Cleaning Crew Accidents

cleaning crew accidents New YorkCleaning crews who wash and polish the glass panes that frame our skyscrapers certainly have one of the more dangerous jobs in the world. While a stunt person working for the movie industry may earn a lot more and get greater publicity to say, climb the tallest building in New York City, a worker who cleans the windows of one of the city’s numerous skyscrapers routinely performs such daring feats while on the job. There is no doubt that many window washers in New York City put their lives on the line every time they set out to do their jobs.

These window-washing crews often have to work from suspended scaffolding and lifts. It is crucial that these workers are provided with proper safety gear, training and supervision. Fatalities in this industry may be rare. But when accidents do occur, high-rise cleaning crewmembers can suffer catastrophic or even fatal injuries. New York law offers special protections for injured window washers and for the families of those who are killed on the job.

Window Cleaning in New York City

According to the New York Times, “taller and glassier” buildings have been the recent trend in New York City. This has resulted in more work for window washers. The Time Warner Center at Columbus Circle takes three months to clean with two crews and it could take several crews six to nine months to clean the New York by Gehry tower at 8 Spruce Street. All this additional work comes with an increased risk of accidents.

Cleaning crews face numerous dangers in any city, but working in New York City is particularly hazardous because of the many high rises and challenging weather conditions such as heavy winds, snow and ice. Only experienced workers who have received proper safety training should be allowed to work.

In many ways, these cleaning crew members are required to be as strong and as agile as rock climbers. In fact, window-washing companies often mention this requirement in their job advertisements and state it would be a suitable job for experienced rock climbers.

The Dangers of Window Cleaning in New York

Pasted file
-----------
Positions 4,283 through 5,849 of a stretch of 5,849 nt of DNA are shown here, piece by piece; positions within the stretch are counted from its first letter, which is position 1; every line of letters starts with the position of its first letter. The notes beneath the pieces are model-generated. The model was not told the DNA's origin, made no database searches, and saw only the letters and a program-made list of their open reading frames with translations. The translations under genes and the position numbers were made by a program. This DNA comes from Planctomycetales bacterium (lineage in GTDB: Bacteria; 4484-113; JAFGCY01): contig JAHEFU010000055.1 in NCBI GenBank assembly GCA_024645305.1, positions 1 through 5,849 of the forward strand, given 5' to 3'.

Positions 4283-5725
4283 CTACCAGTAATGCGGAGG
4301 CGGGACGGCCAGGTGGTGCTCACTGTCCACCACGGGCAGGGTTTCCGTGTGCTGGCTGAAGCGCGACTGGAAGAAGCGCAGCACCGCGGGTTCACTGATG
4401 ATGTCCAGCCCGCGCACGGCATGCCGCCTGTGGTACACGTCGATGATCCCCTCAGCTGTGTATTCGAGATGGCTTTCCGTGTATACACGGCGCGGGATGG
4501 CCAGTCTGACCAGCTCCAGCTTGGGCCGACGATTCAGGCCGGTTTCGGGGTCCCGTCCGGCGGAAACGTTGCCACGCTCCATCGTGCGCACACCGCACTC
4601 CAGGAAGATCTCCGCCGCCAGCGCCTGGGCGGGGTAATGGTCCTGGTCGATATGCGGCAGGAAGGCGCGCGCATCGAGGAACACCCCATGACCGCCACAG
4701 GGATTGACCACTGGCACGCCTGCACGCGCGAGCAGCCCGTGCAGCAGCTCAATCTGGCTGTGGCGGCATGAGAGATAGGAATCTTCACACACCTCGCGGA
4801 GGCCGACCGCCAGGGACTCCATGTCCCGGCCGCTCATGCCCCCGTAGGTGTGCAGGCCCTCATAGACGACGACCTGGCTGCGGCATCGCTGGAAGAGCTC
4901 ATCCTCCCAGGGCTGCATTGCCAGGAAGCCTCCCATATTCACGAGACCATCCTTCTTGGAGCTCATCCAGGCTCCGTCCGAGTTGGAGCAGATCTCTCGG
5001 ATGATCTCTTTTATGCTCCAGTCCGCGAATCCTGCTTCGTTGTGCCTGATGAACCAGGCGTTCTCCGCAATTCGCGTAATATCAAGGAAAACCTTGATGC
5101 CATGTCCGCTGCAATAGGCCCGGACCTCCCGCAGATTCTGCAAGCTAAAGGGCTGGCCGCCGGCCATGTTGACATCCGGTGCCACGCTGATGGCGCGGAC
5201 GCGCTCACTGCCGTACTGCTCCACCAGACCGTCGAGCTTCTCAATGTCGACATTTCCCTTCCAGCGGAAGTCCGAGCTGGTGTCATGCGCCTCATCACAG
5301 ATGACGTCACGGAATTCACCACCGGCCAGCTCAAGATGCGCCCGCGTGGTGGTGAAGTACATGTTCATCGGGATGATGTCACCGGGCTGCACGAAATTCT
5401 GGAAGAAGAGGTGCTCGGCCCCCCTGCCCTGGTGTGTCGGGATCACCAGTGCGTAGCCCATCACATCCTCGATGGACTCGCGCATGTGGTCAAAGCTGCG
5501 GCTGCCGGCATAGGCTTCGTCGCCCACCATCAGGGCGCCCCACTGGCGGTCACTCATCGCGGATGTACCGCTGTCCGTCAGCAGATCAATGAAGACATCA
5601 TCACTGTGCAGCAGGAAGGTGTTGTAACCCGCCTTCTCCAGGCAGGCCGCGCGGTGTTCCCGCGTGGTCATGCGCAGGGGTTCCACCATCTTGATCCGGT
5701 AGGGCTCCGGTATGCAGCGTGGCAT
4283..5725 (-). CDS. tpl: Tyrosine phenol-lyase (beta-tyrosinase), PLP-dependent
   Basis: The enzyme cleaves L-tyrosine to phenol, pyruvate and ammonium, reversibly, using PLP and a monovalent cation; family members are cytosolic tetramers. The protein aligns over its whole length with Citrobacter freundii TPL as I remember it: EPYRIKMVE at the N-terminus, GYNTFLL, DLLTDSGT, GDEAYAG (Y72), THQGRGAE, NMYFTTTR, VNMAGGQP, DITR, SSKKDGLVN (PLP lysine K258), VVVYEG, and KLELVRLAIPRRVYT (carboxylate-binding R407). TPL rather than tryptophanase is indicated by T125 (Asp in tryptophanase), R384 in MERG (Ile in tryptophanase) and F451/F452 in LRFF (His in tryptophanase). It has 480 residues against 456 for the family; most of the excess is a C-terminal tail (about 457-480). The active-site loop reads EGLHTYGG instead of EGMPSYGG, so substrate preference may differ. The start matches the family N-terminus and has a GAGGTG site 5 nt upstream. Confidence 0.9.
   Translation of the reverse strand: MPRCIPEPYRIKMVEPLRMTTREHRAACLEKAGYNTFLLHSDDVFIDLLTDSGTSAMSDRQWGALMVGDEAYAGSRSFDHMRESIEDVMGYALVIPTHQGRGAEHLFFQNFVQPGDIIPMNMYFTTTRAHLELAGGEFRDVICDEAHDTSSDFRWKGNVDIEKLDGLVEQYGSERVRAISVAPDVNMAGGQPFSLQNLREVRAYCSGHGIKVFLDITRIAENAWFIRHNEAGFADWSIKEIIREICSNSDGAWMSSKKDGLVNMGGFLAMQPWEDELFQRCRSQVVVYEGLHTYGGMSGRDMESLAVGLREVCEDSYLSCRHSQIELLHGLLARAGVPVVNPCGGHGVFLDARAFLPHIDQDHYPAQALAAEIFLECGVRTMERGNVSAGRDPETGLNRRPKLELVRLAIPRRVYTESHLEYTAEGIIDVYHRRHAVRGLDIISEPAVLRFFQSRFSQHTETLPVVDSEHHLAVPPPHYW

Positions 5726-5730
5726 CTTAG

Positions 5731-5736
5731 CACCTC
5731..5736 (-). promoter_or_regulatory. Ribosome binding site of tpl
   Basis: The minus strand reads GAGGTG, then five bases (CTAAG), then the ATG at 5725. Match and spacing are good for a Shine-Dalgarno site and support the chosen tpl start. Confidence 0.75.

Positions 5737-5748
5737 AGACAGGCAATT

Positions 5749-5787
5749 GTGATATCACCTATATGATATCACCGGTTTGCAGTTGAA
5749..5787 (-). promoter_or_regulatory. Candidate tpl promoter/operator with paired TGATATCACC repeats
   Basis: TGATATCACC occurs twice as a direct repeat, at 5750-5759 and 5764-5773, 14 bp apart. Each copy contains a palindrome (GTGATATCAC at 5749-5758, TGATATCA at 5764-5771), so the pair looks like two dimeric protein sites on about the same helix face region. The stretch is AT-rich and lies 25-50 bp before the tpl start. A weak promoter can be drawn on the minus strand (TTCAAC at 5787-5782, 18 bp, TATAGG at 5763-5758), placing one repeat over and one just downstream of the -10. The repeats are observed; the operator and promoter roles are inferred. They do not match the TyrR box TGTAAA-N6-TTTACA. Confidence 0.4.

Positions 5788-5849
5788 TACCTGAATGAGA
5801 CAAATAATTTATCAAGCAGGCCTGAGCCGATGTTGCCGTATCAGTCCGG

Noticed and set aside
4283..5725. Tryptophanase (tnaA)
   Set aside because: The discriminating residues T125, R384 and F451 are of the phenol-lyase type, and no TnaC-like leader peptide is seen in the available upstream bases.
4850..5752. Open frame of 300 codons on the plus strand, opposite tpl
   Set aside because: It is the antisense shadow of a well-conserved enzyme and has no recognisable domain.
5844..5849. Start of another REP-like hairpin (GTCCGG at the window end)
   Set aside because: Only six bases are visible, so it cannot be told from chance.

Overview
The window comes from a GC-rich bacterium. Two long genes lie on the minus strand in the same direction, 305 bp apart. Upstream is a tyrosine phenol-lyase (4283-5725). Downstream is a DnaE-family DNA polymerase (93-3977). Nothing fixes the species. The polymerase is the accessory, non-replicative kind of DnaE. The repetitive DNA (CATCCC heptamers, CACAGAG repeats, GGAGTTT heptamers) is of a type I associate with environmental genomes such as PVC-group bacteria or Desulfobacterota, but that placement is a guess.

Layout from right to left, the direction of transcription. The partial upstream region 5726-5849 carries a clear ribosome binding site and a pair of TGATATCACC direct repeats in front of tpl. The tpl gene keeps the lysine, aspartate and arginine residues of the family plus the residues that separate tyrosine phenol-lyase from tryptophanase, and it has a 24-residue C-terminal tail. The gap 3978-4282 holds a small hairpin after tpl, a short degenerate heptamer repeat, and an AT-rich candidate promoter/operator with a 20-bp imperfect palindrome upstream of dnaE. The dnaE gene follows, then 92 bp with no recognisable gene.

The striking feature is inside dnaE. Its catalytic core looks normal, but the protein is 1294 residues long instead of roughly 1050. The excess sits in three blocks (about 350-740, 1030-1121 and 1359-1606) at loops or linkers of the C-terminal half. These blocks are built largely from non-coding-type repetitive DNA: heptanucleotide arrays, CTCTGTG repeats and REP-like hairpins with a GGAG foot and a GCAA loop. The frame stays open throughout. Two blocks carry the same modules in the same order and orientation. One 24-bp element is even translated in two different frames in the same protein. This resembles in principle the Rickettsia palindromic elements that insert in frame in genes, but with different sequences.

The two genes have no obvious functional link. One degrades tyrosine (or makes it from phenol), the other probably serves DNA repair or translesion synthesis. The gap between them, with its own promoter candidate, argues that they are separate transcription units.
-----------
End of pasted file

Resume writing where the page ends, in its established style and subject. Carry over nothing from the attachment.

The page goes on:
There have been a number of serious injury accidents involving window cleaners in recent years in New York City. In December 2007, for example, two brothers plummeted 47 stories to the ground while cleaning windows on the Upper East Side. Only one of the brothers survived the fall. During that same year, a man was killed when he fell down 12 stories. In 2012, two window washers were stuck on a scaffold 40 stories above the Avenue of the Americas in Midtown. They were stranded until firefighters were able to cut through the glass to rescue them.

According to the International Window Cleaning Association, fatalities are quite rare in the window washing industry. A recent article in The New Yorker about window-washers noted that the work of washing windows in the United States is significantly safer than driving a cab. There was one fatality in the window-washing industry in 2011 and two in 2010. According to the U.S. Bureau of Labor Statistics (BLS), there were a total of 646 falls across all industries in 2010 of which 10 were in the window-washing industry. Out of those 10 falls, seven involved a fall to a lower level.

What Causes These Tragic Accidents?

There are several reasons why window-washing accidents may occur. These accidents are often preventable when the necessary safety precautions are taken. Here are some of the more common factors involved in window-washing accidents in New York City: 

Bad weather: Wind, rain and snow can make window cleaning extremely challenging and dangerous. Supervisors must tell workers to stop work when the winds pick up. They should never be made to go out in inclement weather. For example, workers should be informed when a storm front is approaching. A sudden gust of wind at those heights can swing a scaffold out of control and cause the worker to fall. This is why window washers must be provided safety harnesses that secure them to the building if they slip and fall.

Scaffold accidents: A defective or poorly constructed scaffold can cause a worker to fall. The scaffold or lift used to carry the cleaning crews must be properly inspected before they start the cleaning work.